on Wed Nov 30 2016, 2:09 PM
In regards to this comment: "I love it when the press sneers at making money." The press is not sneering because Mr. Mnuchin made money, they are sneering at the WAY he made it. While making large sums of money is not an inherently bad thing (that's the dream, right?), when a person profits off of hundreds of thousands of people based on abhorrent lending practices of a company, THAT is well worth the sneer.
Ted Rood
Senior Loan Officer , MB Financial Bank
on Fri Nov 25 2016, 5:27 PM
It's no wonder there's a declining number of appraisers, with their average age in the upper 50's. New appraisers must have a 4 year degree and apprentice for 1000 hours. Wonder how NAR would react if the same guidelines applied to Realtors?
Larry Gray
Senior Mortgage Banker, Mason-McDuffie Mortgage Corporation
on Thu Nov 17 2016, 3:05 PM
Overall, it seems new housing construction continues to be a boon to the economy and builders are responding to many family's American dream of owning their own home. It is important for the would be new home owner to be cautious, however. News investigations around the country have found many unhappy new home buyers. Apparently, there seems to be more shoddy workmanship than ever before. DR Horton, one of the largest builders, has set aside more than $45,000,000 to cover any problems in workmanship in some of the houses they built. They are by no means the only builder that has some homes with significant problems in construction. It is imperative that the potential new home buyer hire their own qualified home inspector for a thorough inspection of the new home before purchasing. Also, they should have an attorney look over all contracts regarding the home. If they do get a home with serious problems they will not want legal obstacles in the way of getting corrections made by the builder.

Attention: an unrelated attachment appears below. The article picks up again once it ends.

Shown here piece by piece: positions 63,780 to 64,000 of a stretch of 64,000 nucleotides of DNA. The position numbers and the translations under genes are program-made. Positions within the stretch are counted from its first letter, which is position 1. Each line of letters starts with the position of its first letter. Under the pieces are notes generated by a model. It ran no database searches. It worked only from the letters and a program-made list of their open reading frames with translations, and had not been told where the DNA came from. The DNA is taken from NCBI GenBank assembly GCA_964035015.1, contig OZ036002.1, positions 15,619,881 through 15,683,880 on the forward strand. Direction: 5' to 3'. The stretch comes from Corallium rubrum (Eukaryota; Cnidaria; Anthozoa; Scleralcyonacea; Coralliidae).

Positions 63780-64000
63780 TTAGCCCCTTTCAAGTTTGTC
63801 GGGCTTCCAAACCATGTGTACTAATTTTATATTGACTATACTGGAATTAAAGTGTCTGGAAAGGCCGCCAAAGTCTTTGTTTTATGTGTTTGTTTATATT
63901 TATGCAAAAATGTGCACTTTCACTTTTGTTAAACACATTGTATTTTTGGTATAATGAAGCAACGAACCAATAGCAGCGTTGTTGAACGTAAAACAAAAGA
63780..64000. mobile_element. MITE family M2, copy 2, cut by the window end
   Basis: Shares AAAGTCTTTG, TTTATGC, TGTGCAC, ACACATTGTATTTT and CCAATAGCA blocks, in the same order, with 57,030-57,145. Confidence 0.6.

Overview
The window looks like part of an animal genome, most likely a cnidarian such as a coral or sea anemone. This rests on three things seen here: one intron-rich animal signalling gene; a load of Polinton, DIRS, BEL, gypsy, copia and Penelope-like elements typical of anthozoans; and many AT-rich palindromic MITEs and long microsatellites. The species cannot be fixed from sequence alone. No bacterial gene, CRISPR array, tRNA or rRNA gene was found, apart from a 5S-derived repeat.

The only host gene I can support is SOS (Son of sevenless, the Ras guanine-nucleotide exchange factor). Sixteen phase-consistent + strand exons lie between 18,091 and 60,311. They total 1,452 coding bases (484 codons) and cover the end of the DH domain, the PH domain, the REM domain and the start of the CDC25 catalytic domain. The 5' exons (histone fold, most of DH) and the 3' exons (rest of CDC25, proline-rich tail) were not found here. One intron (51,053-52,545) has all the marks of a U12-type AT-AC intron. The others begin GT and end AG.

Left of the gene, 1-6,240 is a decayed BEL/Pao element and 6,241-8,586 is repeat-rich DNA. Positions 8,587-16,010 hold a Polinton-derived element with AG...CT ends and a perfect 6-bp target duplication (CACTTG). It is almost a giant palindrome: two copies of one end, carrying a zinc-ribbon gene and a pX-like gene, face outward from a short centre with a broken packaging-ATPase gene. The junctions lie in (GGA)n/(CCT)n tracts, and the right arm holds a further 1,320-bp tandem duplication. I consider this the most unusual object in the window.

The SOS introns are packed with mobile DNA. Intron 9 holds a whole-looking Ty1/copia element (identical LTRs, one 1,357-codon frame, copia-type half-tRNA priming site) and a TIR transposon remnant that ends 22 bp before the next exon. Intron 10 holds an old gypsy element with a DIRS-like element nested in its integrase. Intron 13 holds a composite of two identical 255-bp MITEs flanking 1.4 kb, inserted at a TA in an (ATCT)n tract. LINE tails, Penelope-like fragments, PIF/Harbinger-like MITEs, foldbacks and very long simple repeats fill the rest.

Ted Rood
Senior Loan Officer , MB Financial Bank
on Tue Nov 15 2016, 7:56 PM
I've seen two sell offs approaching this severity since 2000: July 2004, and Temper, er, Taper Tantrum of 2013. We've surpassed 2013's losses already, we'll see how we end up compared with 2004. As MG sagely noted, it can take years for rates to recover. Treasury yields didn't match June 2004's until December 2008, and it took huge Fed bond purchases to accomplish that.
on Fri Nov 4 2016, 7:57 PM
I would be very happy if Realtors gave out 3 or more names and let the borrower choose for themselves. Too many realtors are getting paid under the table for their referrals or they are being wined and dined on a regular basis by their favorite lenders. When is the CFPB going to go after the Respa violators, instead of looking at only the large companies. The unwillingness for the cfpb to follow up on numerous complaints make a mockery of respa for all of us.